Friday, February 17, 2012

SPL Shelf Life [kids]


The Great Big Book of Families, by Mary Hoffman, 32 pages.
@ SPL:  J 306.85 Hof
Some families are large, with lots of children, or with grandparents, aunts and uncles living in the same house. Some families have as few as two people. Some families are stepfamilies. In some families, some or all of the children have been adopted. Some families have pets; some don’t. Some families travel a lot, and others never travel. Some families have traveled from far away to make new homes in other countries. Some families live in houses, others in apartments.
Some families are rich. Some are poor.
Some families read together. Others share sports activities. Some do both.
In some families, everyone shares their feelings, while in others, people tend to keep their feelings to themselves.
Mary Hoffman’s large, colourful book is a celebration of all types and sorts of families and their lives together – just in time for Family Day on Monday February 20. Told with sensitivity and humour, the illustrations of artist Ros Asquith enable this inclusive book to capture the diversity and the similarities of families around the world, and concludes that there is no one “right” way to be a family.
For added interest, a quirky yellow cat is hidden somewhere on each spread for children to find.
This would be a wonderful book for parents and grandparents to share with young children, especially as Family Day on February 20 approaches.
** Recommended for ages 3 to 7 years.
 
Canada On Fire, by Jennifer Crump, 202 pages.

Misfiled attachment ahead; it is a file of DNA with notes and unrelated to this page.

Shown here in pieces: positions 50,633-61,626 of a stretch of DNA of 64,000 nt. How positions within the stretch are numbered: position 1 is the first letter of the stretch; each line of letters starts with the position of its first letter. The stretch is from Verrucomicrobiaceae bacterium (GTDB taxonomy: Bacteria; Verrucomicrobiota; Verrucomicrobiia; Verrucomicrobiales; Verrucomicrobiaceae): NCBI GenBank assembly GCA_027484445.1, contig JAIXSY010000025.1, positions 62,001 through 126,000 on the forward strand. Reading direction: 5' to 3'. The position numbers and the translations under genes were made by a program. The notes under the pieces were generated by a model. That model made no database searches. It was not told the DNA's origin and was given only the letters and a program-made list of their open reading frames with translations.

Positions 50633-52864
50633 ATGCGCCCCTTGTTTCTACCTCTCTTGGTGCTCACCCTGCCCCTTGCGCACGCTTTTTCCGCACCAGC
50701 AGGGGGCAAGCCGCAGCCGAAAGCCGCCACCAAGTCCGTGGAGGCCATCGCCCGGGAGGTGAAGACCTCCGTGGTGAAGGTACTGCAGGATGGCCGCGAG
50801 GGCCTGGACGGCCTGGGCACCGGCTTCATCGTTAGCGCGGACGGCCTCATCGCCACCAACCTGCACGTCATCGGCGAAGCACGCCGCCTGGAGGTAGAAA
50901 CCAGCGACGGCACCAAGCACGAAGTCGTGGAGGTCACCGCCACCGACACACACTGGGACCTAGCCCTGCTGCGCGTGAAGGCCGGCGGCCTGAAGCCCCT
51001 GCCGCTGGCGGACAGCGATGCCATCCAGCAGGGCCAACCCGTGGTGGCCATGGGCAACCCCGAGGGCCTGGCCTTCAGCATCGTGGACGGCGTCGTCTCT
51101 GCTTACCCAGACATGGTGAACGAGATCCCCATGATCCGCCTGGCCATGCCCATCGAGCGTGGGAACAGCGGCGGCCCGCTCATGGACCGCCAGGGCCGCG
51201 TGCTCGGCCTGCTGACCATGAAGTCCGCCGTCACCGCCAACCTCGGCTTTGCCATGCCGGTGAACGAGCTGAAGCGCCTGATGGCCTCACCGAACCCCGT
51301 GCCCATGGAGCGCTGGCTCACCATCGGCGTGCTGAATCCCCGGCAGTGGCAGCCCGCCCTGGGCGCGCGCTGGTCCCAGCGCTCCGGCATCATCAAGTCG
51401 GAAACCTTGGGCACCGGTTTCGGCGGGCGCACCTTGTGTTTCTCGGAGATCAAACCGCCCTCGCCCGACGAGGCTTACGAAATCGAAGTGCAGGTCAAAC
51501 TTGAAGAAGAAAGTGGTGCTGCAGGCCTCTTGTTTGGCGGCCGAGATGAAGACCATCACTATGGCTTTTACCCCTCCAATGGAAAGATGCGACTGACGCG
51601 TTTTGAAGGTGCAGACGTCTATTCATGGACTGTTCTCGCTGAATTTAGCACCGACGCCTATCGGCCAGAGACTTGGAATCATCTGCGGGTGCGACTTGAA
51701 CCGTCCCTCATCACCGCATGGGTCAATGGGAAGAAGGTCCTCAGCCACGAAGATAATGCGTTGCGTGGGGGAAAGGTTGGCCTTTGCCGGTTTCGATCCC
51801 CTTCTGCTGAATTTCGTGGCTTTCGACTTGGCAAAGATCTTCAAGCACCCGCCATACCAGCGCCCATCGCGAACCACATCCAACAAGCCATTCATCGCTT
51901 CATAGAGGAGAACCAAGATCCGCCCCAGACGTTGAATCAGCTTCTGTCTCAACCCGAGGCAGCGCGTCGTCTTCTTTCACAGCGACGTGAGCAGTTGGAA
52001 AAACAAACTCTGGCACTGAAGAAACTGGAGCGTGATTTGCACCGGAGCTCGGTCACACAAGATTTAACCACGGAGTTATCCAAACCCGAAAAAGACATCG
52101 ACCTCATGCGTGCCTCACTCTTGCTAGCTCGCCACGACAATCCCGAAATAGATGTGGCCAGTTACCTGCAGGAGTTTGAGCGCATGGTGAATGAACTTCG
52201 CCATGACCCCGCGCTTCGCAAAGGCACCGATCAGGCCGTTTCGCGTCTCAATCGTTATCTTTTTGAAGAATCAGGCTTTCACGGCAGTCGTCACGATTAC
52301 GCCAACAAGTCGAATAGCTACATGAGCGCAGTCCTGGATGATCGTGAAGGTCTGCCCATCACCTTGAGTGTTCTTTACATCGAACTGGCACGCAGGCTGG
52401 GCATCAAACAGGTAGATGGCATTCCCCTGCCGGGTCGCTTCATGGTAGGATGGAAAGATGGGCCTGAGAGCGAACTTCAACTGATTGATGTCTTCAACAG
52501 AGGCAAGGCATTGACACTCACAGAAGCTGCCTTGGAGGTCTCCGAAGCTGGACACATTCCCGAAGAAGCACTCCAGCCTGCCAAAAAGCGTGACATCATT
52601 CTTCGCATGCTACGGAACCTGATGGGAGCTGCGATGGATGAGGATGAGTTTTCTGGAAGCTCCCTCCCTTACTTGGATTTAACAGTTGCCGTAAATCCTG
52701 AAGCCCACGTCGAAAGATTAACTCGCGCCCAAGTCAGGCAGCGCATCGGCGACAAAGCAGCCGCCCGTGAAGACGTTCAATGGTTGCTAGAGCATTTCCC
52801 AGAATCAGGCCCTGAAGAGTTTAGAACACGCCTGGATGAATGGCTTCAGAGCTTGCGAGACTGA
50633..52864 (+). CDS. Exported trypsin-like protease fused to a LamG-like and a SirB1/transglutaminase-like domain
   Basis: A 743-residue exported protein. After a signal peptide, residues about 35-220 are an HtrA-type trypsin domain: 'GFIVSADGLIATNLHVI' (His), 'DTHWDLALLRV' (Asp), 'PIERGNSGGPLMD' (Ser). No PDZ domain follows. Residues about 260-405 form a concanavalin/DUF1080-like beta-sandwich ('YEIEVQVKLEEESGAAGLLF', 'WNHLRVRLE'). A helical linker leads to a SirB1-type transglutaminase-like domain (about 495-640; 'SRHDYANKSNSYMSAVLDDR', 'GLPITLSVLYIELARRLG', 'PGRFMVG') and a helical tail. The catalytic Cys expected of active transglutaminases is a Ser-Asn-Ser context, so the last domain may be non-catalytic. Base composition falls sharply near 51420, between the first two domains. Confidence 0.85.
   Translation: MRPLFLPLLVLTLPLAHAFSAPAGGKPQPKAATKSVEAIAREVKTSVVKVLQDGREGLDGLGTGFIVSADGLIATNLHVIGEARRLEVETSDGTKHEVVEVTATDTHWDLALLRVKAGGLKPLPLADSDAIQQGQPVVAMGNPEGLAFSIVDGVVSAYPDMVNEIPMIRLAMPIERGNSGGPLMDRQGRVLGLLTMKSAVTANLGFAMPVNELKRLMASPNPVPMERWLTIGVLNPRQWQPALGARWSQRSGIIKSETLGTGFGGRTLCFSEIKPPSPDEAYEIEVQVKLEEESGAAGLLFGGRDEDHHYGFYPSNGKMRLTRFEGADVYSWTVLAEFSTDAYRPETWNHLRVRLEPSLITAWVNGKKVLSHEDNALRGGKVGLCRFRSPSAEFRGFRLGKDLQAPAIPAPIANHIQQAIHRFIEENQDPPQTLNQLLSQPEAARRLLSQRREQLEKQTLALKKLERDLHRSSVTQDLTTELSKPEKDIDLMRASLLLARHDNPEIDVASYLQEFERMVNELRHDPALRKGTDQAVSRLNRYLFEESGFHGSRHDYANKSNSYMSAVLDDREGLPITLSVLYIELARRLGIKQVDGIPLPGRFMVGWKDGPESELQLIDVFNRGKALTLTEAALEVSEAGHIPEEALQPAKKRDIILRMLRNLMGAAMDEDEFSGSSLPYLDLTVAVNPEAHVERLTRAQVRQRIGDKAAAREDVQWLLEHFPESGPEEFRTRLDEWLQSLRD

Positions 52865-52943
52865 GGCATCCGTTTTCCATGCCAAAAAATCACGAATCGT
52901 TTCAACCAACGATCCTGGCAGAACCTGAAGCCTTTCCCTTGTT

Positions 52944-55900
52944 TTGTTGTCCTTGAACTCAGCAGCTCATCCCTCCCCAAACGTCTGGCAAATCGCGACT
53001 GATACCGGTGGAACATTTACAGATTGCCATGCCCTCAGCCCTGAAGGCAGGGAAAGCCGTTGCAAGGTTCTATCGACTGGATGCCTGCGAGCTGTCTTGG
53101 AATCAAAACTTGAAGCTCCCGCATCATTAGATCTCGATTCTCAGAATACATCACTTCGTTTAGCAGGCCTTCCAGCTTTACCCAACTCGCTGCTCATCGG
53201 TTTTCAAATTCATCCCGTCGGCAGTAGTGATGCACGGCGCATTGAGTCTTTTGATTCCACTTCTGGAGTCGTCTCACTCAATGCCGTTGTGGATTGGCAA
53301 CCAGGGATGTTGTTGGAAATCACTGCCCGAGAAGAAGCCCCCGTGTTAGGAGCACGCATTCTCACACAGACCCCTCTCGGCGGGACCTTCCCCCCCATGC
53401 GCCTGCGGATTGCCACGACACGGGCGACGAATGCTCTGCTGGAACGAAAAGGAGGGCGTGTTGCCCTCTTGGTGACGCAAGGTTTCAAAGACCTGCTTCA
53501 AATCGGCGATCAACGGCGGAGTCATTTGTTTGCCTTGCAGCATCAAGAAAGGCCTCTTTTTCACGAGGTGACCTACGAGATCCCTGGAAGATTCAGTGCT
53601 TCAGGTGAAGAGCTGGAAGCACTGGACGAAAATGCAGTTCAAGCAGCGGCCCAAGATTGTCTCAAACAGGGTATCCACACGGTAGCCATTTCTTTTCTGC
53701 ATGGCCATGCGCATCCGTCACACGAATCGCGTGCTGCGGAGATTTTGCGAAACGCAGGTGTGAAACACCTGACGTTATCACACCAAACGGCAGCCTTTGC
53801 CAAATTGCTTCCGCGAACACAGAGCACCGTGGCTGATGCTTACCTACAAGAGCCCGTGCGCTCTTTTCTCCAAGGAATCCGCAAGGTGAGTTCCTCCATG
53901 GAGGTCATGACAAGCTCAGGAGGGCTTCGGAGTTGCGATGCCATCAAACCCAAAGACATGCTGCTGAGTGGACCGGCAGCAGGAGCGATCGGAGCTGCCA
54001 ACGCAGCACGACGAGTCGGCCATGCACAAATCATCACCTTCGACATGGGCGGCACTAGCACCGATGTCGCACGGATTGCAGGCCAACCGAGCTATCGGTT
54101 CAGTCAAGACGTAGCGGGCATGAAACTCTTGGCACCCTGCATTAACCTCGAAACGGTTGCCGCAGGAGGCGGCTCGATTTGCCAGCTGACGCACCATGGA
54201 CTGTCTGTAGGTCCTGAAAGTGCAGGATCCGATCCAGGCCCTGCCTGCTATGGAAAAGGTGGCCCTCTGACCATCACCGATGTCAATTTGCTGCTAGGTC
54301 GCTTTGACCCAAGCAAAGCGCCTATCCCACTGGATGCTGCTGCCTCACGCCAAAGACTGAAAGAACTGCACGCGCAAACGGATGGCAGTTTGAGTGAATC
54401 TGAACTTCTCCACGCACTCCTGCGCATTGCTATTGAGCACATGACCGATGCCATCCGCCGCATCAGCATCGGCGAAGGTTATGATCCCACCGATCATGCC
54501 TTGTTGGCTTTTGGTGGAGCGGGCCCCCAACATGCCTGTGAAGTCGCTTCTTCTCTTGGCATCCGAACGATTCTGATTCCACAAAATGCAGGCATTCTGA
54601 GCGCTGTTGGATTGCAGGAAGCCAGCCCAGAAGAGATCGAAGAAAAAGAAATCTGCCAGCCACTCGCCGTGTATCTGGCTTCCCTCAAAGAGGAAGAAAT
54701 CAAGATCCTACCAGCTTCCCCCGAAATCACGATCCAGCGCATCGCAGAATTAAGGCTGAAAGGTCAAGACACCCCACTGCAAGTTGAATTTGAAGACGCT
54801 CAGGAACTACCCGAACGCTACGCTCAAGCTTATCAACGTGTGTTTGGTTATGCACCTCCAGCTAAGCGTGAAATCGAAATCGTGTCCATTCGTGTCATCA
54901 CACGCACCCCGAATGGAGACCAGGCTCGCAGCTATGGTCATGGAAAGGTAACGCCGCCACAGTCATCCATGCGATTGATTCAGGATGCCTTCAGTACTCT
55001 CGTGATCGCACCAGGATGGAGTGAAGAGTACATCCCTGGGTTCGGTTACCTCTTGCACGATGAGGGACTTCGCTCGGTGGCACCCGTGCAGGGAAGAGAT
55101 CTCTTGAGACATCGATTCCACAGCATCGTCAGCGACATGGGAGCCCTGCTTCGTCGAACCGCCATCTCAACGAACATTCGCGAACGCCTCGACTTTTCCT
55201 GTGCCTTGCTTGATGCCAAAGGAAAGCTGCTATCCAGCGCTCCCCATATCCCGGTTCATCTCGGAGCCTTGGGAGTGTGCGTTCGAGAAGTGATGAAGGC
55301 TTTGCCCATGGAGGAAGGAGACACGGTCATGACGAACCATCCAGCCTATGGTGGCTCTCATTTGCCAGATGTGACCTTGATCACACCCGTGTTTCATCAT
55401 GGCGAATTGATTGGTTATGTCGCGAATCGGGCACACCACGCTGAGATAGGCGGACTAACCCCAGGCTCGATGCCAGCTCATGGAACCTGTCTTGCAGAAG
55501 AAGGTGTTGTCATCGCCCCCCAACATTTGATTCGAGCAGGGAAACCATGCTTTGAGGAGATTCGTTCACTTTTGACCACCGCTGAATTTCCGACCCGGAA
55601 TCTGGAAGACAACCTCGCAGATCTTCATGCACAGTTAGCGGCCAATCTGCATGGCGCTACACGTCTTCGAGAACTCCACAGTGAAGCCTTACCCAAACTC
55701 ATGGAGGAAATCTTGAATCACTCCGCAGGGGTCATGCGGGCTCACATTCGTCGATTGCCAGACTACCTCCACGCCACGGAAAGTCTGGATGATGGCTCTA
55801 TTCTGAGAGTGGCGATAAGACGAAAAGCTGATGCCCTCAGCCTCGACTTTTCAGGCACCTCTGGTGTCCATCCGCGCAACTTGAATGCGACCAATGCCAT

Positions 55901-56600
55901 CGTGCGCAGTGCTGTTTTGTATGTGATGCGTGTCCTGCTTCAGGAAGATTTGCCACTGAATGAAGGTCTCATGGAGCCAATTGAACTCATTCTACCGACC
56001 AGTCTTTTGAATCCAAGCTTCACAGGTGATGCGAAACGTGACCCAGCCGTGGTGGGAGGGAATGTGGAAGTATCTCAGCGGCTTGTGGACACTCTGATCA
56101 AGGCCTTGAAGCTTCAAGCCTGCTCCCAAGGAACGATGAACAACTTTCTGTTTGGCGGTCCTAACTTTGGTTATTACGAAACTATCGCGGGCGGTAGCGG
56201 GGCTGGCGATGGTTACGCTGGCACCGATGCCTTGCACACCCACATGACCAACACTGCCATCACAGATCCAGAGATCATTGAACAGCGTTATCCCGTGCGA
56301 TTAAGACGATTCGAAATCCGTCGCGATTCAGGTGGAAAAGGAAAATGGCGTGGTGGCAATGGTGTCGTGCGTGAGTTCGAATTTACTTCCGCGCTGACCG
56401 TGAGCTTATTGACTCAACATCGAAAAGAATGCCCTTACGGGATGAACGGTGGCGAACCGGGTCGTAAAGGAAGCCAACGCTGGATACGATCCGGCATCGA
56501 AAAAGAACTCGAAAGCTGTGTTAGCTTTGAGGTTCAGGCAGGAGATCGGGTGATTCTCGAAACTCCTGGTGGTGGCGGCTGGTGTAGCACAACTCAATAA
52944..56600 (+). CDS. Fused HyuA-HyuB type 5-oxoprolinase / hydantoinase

@ SPL:  J 971.034 Cru
At the onset of the War of 1812, American President Thomas Jefferson boasted that conquering Canada would be “a mere matter of marching”. He was wrong. Often known as “the war that nobody won”, the War of 1812 continued for three years and at the end, when the Treaty of Ghent was signed, Canada had not only defended itself successfully, but a new Canadian identity and pride had been forged.
There are plenty of “Did you know?s” in this book, such as “Did you know that many of the battles of this war were fought on water – on the Great Lakes and the eastern seaboard?” and “Did you know that at one point in the war, Washington was invaded and the White House and Capitol buildings were set on fire?”
Informative and well-written, Canada on Fire would be interesting reading for both students and adults, as author Jennifer Crump’s style of writing makes the war, its battles and its heroes and personalities “come alive” for readers. The inclusion of an index, a chronology of significant dates, chapter notes, maps, drawings, and lists of primary and secondary sources of information also make this book a well-researched resource to students who are studying this pivotal time in Canadian history.
A relevant question for any book covering the War of 1812 is whether the author gives fair treatment to both sides of the conflict. In this book, the author is careful to give equal coverage to the victories and defeats of both the Canadian/British and the American troops. 
A review of this book is timely, as 2012 marks the 200th anniversary of the start of the War of 1812 and Ontario Heritage Week will be observed from February 20 to 26.
Canada on Fire is one of the titles available in the “Canadians at War” series. Readers may also be interested an earlier book, Canada Under Attack,also by Jennifer Crump, who lives in Smooth Rock Falls, Ontario.
** Recommended for ages 13 years and up.

These reviews appeared in The Stratford Gazette on February 16, 2012. Written by Sally Hengeveld, Librarian.

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